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Research Article

Unique Evolution of the UPR Pathway with a Novel bZIP Transcription Factor, Hxl1, for Controlling Pathogenicity of Cryptococcus neoformans

  • Seon Ah Cheon equal contributor,

    equal contributor Contributed equally to this work with: Seon Ah Cheon, Kwang-Woo Jung

    Affiliations: Department of Life Science, Research Center for Biomolecules and Biosystems, College of Natural Science, Chung-Ang University, Seoul, Korea, Center for Fungal Pathogenesis, Seoul National University, Seoul, Korea

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  • Kwang-Woo Jung equal contributor,

    equal contributor Contributed equally to this work with: Seon Ah Cheon, Kwang-Woo Jung

    Affiliation: Department of Biotechnology, Center for Fungal Pathogenesis, Yonsei University, Seoul, Korea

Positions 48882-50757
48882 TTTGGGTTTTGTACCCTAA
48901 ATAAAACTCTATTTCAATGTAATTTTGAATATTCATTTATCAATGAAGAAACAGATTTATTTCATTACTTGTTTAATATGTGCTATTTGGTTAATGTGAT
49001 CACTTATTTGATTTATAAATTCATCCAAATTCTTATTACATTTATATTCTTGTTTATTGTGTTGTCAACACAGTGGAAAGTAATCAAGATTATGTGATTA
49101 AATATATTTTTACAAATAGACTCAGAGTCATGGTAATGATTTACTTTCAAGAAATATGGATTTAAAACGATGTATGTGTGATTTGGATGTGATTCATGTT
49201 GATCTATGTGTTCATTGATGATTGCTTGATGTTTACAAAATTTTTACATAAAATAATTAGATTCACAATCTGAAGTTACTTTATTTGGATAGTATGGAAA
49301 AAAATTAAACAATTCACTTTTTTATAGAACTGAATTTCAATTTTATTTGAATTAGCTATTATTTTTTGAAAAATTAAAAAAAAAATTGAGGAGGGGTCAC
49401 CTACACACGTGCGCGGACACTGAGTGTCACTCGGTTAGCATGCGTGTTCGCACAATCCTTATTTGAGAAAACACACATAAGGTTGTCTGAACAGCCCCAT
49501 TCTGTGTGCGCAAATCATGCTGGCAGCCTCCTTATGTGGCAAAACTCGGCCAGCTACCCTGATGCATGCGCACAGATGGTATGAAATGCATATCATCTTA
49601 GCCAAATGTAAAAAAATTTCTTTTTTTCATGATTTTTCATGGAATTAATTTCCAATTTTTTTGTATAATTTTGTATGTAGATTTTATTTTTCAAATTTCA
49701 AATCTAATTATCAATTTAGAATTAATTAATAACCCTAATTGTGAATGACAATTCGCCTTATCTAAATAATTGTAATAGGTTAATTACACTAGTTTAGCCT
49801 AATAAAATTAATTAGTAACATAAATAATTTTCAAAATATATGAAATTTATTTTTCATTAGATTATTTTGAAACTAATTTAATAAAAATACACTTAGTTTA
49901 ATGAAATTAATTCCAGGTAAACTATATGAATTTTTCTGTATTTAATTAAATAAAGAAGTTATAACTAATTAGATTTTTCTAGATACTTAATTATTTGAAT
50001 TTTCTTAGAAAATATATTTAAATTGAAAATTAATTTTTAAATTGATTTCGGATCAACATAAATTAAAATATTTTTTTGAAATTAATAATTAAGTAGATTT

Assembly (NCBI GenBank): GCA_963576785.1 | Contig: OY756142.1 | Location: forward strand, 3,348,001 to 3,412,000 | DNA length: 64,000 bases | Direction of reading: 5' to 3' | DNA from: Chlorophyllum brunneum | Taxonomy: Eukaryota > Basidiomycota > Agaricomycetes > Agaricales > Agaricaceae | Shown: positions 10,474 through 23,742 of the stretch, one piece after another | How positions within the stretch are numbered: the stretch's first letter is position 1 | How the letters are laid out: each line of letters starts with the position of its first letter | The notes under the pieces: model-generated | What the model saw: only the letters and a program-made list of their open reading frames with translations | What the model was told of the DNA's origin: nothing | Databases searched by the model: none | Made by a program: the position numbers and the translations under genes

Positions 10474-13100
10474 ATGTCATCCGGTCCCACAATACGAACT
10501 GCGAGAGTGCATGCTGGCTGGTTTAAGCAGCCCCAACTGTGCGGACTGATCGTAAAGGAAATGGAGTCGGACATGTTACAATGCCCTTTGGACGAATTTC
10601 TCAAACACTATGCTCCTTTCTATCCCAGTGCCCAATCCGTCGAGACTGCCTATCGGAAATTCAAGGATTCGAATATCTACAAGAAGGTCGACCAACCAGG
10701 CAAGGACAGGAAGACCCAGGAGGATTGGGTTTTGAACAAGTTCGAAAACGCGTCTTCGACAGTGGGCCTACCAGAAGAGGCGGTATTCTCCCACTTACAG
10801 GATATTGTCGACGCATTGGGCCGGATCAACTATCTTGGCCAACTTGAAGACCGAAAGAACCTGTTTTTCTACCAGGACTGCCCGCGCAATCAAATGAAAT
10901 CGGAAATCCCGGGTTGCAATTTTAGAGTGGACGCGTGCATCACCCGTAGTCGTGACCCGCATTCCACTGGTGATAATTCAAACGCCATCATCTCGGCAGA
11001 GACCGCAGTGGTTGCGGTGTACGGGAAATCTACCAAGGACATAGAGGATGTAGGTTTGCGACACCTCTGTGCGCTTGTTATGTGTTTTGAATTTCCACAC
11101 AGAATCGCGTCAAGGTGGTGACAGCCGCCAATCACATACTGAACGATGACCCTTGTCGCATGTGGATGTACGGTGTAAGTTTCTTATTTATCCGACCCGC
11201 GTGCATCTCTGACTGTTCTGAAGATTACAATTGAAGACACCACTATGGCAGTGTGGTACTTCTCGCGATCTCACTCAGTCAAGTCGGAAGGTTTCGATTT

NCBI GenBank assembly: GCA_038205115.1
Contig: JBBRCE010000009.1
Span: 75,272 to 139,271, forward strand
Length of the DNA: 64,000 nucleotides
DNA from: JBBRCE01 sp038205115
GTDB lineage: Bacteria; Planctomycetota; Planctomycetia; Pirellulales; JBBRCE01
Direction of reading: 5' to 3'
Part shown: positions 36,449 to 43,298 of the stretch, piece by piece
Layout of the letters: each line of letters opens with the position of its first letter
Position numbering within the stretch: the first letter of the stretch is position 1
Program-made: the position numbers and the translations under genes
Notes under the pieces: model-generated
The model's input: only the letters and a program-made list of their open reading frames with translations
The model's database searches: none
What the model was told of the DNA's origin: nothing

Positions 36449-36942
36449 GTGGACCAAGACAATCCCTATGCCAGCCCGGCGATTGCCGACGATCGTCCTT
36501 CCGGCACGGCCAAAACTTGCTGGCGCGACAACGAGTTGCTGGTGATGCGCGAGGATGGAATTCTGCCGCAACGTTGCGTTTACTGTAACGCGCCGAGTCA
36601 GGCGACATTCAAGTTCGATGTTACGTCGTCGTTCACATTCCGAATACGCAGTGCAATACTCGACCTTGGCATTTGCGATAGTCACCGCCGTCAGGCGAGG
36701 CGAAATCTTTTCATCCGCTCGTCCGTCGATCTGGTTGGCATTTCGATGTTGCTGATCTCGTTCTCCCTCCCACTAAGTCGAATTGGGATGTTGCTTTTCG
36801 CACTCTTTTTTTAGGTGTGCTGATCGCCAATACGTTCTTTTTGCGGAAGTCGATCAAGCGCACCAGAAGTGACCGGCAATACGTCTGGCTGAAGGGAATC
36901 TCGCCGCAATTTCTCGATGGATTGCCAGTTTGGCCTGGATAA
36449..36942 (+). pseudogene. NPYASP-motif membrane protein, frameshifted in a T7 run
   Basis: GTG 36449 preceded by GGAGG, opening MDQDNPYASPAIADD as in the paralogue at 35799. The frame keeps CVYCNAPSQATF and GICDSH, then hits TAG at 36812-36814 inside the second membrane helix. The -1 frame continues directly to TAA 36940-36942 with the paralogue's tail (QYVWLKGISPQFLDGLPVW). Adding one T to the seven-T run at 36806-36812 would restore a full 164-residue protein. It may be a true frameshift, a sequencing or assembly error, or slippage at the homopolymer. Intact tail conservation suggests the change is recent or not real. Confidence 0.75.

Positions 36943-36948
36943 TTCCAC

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  • Ying-Lien Chen,

    Affiliation: Department of Molecular Genetics and Microbiology, Medicine, and Pharmacology and Cancer Biology, Duke University Medical Center, Durham, North Carolina, United States of America

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  • Joseph Heitman,

    Affiliation: Department of Molecular Genetics and Microbiology, Medicine, and Pharmacology and Cancer Biology, Duke University Medical Center, Durham, North Carolina, United States of America

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  • Yong-Sun Bahn mail,

    ysbahn@yonsei.ac.kr (YSB); hyunkang@cau.ac.kr (HAK)